SMALL GROUP BEHAVIORAL TRAINING TO IMPROVE THE JOB INTERVIEW SKILLS REPERTOIRE OF MILDLY RETARDED ADOLESCENTS

Authors

  • Jeffrey A. Kelly,

    Corresponding author
    1. DEPARTMENT OF PSYCHIATRY AND HUMAN BEHAVIOR, UNIVERSITY OF MISSISSIPPI MEDICAL CENTER AND JUMP STREET PROGRAM, HUDSPETH RETARDATION CENTER
    Search for more papers by this author
  • Beth G. Wildman,

    1. DEPARTMENT OF PSYCHIATRY AND HUMAN BEHAVIOR, UNIVERSITY OF MISSISSIPPI MEDICAL CENTER AND JUMP STREET PROGRAM, HUDSPETH RETARDATION CENTER
    Search for more papers by this author
  • Ellen S. Berler

    1. DEPARTMENT OF PSYCHIATRY AND HUMAN BEHAVIOR, UNIVERSITY OF MISSISSIPPI MEDICAL CENTER AND JUMP STREET PROGRAM, HUDSPETH RETARDATION CENTER
    Search for more papers by this author

Department of Psychiatry and Human Behavior, University of Mississippi Medical Center, 2500 North State Street, Jackson, Mississippi 39216.

Abstract

Four retarded adolescents, enrolled in a short-term residential treatment program, received behavioral job interview skills training. Although potentially employable, each was unable to present himself effectively in standard employment interviews. Treatment consisted of a series of behavioral group sessions using instructions, modeling and rehearsal procedures to increase, in multiple baseline fashion, such skills as the adolescents' ability to disclose positive information about their experience and background, convey interest in the position and direct relevant questions to an interviewer. Effectiveness of treatment for each client was assessed by: (1) Objective ratings of performance during individual, structured role-play job interviews following each treatment group; (2) objective ratings of pre- and posttraining performance during tape recorded in vivo generalization job interviews at a fast-food restaurant; and (3) global evaluations of pre- and posttraining in vivo generalization interviews made by experienced personnel interviewers unfamiliar with the nature of the treatment. The results indicated that potentially employable retarded citizens can be successfully taught appropriate job interview behavior using a small group behavioral procedure. The need for such techniques in community and rehabilitation centers for retarded citizens and other clinical populations is discussed.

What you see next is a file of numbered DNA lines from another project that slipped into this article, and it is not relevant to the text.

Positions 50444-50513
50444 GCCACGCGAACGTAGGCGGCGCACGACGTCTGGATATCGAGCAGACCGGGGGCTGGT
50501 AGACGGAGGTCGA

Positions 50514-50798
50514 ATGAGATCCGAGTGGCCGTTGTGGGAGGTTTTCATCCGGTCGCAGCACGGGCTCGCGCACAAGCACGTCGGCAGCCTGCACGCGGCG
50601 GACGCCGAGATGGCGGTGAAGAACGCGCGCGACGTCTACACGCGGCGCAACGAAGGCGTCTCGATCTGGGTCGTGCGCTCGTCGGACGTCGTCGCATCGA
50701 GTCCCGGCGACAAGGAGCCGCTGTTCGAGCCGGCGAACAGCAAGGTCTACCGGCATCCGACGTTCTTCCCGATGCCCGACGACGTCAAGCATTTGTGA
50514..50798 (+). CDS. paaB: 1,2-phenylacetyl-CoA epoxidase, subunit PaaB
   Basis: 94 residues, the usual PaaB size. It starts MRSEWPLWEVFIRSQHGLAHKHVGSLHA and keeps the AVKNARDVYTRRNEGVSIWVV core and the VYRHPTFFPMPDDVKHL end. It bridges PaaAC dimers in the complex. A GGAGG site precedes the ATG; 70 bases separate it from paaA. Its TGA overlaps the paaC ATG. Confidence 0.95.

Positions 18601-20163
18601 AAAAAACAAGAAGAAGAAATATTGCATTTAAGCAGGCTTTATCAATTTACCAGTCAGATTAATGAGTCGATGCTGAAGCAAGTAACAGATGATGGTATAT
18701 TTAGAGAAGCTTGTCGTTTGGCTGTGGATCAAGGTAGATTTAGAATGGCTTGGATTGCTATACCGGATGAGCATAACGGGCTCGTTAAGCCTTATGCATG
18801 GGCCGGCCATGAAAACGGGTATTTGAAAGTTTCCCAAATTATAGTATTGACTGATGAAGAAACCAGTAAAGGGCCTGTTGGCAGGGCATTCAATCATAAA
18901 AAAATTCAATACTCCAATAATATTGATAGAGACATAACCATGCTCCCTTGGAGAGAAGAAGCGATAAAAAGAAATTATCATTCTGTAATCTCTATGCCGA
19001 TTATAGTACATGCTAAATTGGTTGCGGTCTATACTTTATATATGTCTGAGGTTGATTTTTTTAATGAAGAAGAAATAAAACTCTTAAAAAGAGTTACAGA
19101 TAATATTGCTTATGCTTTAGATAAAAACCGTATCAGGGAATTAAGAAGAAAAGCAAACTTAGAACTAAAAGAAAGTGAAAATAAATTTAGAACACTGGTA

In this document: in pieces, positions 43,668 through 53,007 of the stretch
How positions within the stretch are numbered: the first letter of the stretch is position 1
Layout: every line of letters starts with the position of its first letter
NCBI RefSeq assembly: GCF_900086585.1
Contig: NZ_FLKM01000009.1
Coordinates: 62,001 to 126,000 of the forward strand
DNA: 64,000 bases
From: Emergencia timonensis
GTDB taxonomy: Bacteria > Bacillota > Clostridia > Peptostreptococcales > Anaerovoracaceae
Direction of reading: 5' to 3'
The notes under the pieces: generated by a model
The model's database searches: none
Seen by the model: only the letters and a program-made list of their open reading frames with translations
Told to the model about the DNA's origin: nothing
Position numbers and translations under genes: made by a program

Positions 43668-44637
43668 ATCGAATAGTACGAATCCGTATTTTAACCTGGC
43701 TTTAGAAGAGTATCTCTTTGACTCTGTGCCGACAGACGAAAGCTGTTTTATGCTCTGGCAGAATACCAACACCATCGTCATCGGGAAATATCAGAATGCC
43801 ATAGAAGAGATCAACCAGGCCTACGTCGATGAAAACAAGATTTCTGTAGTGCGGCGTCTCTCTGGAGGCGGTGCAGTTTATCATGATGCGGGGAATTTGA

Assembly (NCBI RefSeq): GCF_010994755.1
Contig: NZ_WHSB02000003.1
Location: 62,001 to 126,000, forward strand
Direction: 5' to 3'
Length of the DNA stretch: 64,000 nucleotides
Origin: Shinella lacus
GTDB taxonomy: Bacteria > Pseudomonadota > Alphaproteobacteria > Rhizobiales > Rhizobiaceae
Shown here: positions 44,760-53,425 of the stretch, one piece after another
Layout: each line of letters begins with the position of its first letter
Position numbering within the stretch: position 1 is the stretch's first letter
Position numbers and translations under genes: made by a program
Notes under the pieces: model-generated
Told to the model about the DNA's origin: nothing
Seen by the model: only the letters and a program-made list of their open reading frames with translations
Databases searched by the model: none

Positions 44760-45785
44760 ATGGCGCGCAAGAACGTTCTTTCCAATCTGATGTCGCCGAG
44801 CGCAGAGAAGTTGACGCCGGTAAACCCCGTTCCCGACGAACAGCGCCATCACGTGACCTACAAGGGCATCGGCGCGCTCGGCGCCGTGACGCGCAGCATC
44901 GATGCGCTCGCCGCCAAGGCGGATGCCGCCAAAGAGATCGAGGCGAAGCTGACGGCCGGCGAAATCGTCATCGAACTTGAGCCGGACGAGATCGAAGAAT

Ancillary